Douglas Strang: Can an employee withdraw their resignation?
When is a resignation not a resignation? Douglas Strang looks at a recent case that serves as a cautionary tale for employers.
It is obvious that before an employee can claim unfair dismissal it is necessary to show that there has in fact been a dismissal by the employer (save where constructive dismissal is being argued).
However it is not always easy to identify whether there has been a dismissal ie whether the employer intended to communicate that they were terminating the contract of employment and dismissing the employee. Numerous authorities have considered cases of ambiguous words or actions, looking at all the surrounding circumstances to gain a reasonable understanding of what has been said. Therefore in one case an employer stated “If you don’t like the job, f*** off”. An employment tribunal heard evidence about that working environment and concluded this was not a dismissal, merely “exhortation” to get on with the job.
Similar issues arise in relation to resignations. Where an employee says “I’m off” or “I’ve had enough” and walks out, is that sufficient to amount to a resignation? There is no specific technical form of words that is required, and again the question is whether, looking at all the circumstances, the employee’s words and actions can be interpreted as an intention to end the employment relationship. What would a reasonable employer understand the employee to mean?
Where the words used are clear and unambiguous, the general rule is that no further inquiry is required in terms of whether the employee actually meant to resign. For example, “I am resigning” leaves no room for interpretation.
However, unhelpfully for employers, it is recognised that there may be “special circumstances” where the surrounding circumstances should cause an employer to think again about whether apparently unambiguous words of resignation do reflect a considered and deliberate intention to resign. For example, where words are said in the heat of the moment, during an angry disagreement, and it quickly becomes clear that the employee does not in fact wish to resign, an employer may have to take the view that there has been no resignation. In such a case if the employer does proceed to process the employee’s resignation, that could amount to a dismissal by the employer, and an unfair dismissal claim could be brought on that basis.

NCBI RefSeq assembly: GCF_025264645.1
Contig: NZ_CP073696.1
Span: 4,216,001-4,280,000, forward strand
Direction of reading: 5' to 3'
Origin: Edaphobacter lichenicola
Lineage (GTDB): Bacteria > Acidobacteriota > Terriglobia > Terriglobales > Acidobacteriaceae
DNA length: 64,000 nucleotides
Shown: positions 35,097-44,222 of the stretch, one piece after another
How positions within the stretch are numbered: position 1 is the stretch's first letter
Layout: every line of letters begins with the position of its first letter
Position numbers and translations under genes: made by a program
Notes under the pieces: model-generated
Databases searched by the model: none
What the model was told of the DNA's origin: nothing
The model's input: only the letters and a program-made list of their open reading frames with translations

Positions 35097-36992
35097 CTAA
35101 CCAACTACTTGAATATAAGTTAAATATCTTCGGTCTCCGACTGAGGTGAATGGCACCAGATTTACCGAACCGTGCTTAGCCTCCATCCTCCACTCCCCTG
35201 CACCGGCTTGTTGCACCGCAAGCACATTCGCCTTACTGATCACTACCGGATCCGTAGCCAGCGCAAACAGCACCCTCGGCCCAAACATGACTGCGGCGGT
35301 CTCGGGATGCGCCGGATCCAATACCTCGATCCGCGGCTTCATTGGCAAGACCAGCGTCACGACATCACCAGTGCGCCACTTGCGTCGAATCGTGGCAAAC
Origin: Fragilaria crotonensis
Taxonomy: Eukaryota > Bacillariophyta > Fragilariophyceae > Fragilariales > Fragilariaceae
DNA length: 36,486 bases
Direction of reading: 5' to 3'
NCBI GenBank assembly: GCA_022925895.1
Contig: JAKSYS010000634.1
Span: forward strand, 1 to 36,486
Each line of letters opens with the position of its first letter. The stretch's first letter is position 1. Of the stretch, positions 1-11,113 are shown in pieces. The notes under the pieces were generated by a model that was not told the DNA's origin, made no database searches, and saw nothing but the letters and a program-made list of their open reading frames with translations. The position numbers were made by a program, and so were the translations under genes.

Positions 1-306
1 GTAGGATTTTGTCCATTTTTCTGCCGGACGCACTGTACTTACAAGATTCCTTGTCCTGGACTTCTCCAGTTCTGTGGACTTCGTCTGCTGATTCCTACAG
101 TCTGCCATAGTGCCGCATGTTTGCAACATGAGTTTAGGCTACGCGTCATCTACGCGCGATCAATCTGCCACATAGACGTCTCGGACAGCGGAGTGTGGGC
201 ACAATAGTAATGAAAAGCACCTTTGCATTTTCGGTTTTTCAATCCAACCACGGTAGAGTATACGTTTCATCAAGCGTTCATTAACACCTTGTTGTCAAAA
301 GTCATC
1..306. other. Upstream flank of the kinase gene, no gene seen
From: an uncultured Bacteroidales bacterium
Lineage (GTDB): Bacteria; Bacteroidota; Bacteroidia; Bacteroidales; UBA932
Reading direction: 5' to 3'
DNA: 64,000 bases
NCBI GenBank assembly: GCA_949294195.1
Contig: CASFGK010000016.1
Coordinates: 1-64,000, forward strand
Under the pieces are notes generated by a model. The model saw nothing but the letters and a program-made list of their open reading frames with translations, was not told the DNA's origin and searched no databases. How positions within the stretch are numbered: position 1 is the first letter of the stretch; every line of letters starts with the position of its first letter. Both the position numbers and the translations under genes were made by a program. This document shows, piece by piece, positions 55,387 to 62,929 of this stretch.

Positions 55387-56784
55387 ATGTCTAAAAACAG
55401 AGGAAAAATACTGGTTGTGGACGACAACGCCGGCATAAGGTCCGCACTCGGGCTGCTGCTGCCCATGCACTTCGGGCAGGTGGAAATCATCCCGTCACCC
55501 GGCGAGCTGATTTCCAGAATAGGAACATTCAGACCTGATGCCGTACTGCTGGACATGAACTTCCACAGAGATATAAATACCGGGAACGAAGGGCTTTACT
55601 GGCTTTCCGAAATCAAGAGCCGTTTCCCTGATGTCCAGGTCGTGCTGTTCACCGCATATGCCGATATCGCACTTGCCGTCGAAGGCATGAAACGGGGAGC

That was the case in the recently reported employment tribunal decision of Rae v Wellhead Electrical Supplies. The claimant was a company director. There had been a long-standing disagreement about employee pay rises which came to a head at a meeting. The claimant left, threw his keys on the desk, stated “I won’t be back”, then said words to the effect of “I believe I’ve resigned” (to which a fellow director replied “Thank f***, good riddance”) and told another employee he wouldn’t be coming back. The next day the claimant stated he had been suffering stress, and was not resigning, but the company refused to accept this and insisted he was no longer employed by them and should stay away from the business.
The employment tribunal concluded that the company had dismissed the claimant. The words used by the claimant were indeed “apparently unambiguous” but in context it was unreasonable for the company to rely on them. The claimant had clearly been angry, and this could not be interpreted as a planned course of action. This was not the way that company directors would be expected to resign. He had sought to correct his position the following day, and that was sufficiently quick that the company should have accepted that his intention was not to resign. Accordingly, by not letting the claimant come back to work, the company had unfairly dismissed him, and will be liable to compensate him for his losses.
This is a cautionary tale for all employers, and the question of whether an employee has resigned is an issue that arises not infrequently. Employers must note that even where there are unambiguous words of resignation, if there are special circumstances such as “the heat of the moment”, and the employer refuses to let the employee withdraw their “resignation” then there could be significant adverse consequences for the employer. Identifying whether “special circumstances” exist is of course the key issue and specialist advice should be taken.
Douglas Strang is a senior associate at BTO LLP